A Free For all Christmas

I came across this article that so eloquently conveys thoughts I’ve been pondering in my head all week. I’ve had a hard time getting into the Christmas spirit this year. The world seems to be spinning out of control around me. So much is uncertain…things aren’t bad per se, just unsettled. I want to feel the “warm fuzzies” and genuinely want to exhibit “goodwill toward all men” in my thoughts and actions. But it’s not been easy. I haven’t been able to “psych myself up”. So I’m thankful that this article and some revelation from the Holy Spirit have reminded me that while the story of Jesus’ birth is about peace, joy, grace and salvation, it is as much about turmoil, tribulation and brokenness.

As the article says, “God didn’t prepare a pristine time where his Son could be protected and coddled!”. What makes me think I deserve a life free of difficult and sometimes scary circumstances and situations?

A Free-for-All Christmas?, by Phil Ware

Have you noticed that the Christmas season is more like “let’s get ready to rumble” than it is “O holy night”?

The midnight releases of video consoles, video games, movies, books and specialty gifts have caused rowdy stampedes. We’ve seen grown adults trample each other and get into fistfights over places in line and who got to a toy first. Yikes!

Then from many who come from the normally dysfunctional family, there is all the family baggage that gets unwrapped with the Christmas presents. Innocent statements are misinterpreted resulting in hurt feelings. Stiletto sharp innuendos are used to carve up folks who are supposed to love one another. And then fights break out because someone corrects or disciplines someone else’s child. Double yikes!

Even the pilgrimages back to Bethlehem to celebrate the birth of Christ are complicated by the ongoing war between Jews, Muslims, and Christians in the very place where Jesus was born. These tensions threaten all of world peace in the land where the Prince of Peace lived, died, and rose again. Triple yikes!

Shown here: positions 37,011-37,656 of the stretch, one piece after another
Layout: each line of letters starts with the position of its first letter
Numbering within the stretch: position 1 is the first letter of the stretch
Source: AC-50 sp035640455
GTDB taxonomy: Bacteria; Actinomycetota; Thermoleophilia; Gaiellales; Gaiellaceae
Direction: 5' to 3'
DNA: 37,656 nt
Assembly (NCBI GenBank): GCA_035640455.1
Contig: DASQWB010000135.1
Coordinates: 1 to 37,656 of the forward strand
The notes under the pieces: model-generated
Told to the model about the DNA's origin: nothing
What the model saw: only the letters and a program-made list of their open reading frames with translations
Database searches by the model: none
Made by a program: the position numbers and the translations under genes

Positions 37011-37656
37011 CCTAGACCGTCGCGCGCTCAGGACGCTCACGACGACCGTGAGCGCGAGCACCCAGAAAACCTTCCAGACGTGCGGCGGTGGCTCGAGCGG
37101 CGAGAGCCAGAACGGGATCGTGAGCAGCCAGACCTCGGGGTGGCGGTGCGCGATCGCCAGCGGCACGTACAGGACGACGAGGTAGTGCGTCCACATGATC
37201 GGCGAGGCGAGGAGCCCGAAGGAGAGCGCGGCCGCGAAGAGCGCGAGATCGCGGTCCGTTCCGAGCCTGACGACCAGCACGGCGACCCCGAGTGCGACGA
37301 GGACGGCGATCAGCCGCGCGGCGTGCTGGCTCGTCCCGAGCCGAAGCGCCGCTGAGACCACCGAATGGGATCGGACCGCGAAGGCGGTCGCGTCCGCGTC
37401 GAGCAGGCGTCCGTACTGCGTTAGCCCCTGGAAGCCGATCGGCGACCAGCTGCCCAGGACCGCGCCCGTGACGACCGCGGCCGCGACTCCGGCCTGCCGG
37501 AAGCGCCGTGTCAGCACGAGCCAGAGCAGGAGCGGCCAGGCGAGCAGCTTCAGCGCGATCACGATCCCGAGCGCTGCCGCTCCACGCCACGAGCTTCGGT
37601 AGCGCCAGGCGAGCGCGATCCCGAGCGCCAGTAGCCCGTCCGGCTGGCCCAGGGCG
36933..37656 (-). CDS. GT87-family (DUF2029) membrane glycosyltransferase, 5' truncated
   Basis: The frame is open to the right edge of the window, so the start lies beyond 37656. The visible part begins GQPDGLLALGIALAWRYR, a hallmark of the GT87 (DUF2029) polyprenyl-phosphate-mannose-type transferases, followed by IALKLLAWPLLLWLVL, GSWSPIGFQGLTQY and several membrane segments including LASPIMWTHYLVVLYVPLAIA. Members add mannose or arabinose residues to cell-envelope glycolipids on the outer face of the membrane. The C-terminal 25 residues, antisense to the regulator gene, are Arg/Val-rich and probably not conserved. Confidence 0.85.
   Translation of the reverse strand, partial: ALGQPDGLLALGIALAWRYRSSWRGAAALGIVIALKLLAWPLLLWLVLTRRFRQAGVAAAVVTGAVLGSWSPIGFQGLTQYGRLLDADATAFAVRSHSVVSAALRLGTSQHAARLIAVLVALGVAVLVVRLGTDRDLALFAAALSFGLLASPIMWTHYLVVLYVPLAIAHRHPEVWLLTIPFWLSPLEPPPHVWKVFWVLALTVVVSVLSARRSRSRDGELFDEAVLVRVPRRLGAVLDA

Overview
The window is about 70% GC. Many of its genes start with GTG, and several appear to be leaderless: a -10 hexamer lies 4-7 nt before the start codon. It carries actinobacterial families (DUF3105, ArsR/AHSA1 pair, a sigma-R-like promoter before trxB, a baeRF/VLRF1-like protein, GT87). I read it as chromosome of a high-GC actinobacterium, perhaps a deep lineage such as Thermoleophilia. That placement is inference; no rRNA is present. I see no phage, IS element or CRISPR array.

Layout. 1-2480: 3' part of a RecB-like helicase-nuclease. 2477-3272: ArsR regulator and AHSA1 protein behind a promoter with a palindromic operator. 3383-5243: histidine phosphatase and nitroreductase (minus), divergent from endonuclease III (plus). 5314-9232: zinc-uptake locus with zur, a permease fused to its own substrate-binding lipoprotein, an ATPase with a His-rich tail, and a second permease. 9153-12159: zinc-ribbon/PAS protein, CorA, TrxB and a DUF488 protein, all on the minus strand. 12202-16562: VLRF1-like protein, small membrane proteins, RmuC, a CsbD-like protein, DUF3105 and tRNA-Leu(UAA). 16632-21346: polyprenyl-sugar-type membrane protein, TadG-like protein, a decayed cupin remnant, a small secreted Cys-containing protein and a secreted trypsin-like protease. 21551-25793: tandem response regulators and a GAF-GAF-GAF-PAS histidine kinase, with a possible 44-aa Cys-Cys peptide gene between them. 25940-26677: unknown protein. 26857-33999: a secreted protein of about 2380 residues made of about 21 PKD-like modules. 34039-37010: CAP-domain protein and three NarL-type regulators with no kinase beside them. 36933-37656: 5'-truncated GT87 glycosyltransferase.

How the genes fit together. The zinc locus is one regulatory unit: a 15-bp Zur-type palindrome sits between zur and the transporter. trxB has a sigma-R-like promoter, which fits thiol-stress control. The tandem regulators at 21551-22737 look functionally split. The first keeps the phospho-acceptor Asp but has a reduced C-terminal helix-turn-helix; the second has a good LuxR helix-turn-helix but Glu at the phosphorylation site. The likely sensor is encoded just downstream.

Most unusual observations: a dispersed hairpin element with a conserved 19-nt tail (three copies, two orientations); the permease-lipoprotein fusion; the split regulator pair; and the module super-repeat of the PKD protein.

While there is much about the Bible’s account of Jesus’ birth that is precious and touching, I believe it is also important to remind us that the Jesus story is not all sweetness and light. One of the most horrific stories in the New Testament is centered around the birth of Jesus. This story is sometimes called “The Slaughter of the Innocents.”
Jesus’ apostle Levi the tax collector records it this way:

Herod was furious when he learned that the wise men had outwitted
him. He sent soldiers to kill all the boys in and around Bethlehem
who were two years old and under, because the wise men had told him
the star first appeared to them about two years earlier. Herod’s
brutal action fulfilled the prophecy of Jeremiah:

A cry of anguish is heard in Ramah — weeping and mourning
unrestrained. Rachel weeps for her children, refusing to be
comforted—for they are dead. (Matthew 2:16-18 NLT)

What are we to make of this?

The Lord himself said, “And you will hear of wars and rumors of wars; see that you are not alarmed … (Matthew 24:6 NRS). We live in a free for all planet where sin has marred every level of relationships. The whole story of Jesus’ coming is tied to the real world in which we live. God didn’t prepare a pristine time where his Son could be protected and coddled!

Jesus was born into a vicious world of hate, war, struggle, and jealously. These fruits of hell would be ever-present for each step he took on the little blue planet he created. God had to use an angelic vision to warn Joseph and Mary to take the baby Jesus away to prevent his slaughter. Even from the first moments of Jesus’ arrival, even while listening to the angelic choir singing “gloria in excelcis deo”, we hear the rumblings of Herod’s jealous and paranoid bile.

So when things seem bleak or difficult or fractured in the coming days of Christmas, please remember, these are as much a reminder of why Jesus came as are the sweet sounds of angels, the excited presence of Shepherds, and the mysterious journey of the magi. Jesus came to save a broken world. He didn’t do it from afar, but from up close … in person … beginning in a manger … going to a cross … before conquering death and leaving behind an empty tomb.


Leave a Reply

Fill in your details below or click an icon to log in:

WordPress.com Logo

You are commenting using your WordPress.com account. Log Out / Change )

Twitter picture

You are commenting using your Twitter account. Log Out / Change )

Facebook photo

You are commenting using your Facebook account. Log Out / Change )

Google+ photo

You are commenting using your Google+ account. Log Out / Change )

Connecting to %s